$27 million in unused student grants goes back to state
By Maxine Shapiro, KERA 90.1 commentator
Dallas, TX – Eighteen years ago when your children were born, most likely your top ten list of worries included how you would pay for their college education. There was no Texas Tomorrow Fund or any 529 College Plan. You saved and then prayed that they might qualify for a scholarship. I'm Maxine Shapiro with KERA Marketplace Middays.
Sorry to tell you that this year Texas universities had to give back grant money to the state that went unused. That's right, as reported in yesterday's Dallas Morning News, Linda K. Wertheimer wrote $27 million worth of unused grant money had to be returned to the state.
A day later, I still find this mind-boggling. That would have meant aid to an additional 11,000 students. In 1999, the state legislature created a student grant program. This grant supports students by covering full tuition and fees for public universities, and some costs for private schools. In the first two years of the program, there wasn't enough money to give to qualified students. So they upped the ante from $100 million last year to $120 million dollars for the 2001-2002 school year.
So why did they have to return over a quarter-million dollars? Not enough qualified students and not enough publicity for the grant program. To academically qualify, high school students have a list of required courses. That shouldn't be too hard, except the list includes chemistry and physics. What's really hard to understand is last year the legislature even raised the restricted family yearly household income qualification from $25,000 to $40,000.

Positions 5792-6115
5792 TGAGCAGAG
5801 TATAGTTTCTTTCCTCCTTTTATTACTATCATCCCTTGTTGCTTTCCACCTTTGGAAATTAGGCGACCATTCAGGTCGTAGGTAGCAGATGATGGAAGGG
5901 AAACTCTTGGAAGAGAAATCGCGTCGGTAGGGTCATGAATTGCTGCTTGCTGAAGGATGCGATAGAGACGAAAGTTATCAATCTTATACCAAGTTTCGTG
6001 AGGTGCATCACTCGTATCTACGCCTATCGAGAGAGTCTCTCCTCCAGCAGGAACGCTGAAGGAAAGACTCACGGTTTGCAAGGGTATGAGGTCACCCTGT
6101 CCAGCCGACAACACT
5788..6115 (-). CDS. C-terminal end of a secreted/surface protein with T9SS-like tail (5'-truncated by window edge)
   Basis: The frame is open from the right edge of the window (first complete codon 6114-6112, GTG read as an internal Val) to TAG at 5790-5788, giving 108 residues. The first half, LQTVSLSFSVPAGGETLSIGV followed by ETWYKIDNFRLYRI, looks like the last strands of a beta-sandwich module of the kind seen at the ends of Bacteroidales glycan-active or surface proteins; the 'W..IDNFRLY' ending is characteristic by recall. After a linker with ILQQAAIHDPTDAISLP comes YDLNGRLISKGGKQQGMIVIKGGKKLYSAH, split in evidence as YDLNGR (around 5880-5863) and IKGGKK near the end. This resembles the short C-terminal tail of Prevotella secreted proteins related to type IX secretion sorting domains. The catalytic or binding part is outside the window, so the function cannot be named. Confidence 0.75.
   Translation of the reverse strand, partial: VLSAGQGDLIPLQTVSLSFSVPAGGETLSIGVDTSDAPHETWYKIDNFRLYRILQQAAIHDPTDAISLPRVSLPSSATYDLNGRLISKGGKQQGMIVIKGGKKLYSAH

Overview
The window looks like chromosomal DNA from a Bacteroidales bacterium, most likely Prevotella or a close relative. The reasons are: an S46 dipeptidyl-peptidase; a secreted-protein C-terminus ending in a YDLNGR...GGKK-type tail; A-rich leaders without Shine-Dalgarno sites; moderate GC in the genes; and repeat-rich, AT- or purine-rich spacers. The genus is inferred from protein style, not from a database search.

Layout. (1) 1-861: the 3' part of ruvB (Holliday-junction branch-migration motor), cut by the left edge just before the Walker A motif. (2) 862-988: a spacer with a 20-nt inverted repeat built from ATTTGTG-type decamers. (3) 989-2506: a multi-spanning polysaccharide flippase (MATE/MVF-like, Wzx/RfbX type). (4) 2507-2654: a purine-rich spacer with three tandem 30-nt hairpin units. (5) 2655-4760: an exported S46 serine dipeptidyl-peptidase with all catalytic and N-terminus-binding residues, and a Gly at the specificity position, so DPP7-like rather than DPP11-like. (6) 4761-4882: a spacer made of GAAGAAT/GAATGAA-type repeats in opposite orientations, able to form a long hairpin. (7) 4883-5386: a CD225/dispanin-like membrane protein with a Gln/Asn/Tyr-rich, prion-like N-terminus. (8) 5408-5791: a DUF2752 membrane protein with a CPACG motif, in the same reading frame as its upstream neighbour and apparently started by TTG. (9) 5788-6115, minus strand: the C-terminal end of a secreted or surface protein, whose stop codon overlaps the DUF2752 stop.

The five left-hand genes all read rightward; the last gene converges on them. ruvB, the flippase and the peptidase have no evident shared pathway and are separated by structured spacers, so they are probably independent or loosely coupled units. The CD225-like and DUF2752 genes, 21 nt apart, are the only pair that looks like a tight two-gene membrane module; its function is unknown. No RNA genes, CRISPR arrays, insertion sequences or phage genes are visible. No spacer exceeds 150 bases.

More publicity and lowering the academic requirements are what financial aid officers are asking for. These officers are going to be answering more questions when they go before the Senate Finance Committee explaining this situation.
Oh, and that unused money will be returned to the program. The Texas Higher Education Coordinating Board told me they expect to use about half of it for summer school. That will be added to the $162 million already allocated for the fall. I trust not a penny will be returned. For KERA Marketplace Middays, I'm Maxine Shapiro.
Marketplace Midday Reports air on KERA 90.1 Monday - Friday at 1:04 P.M.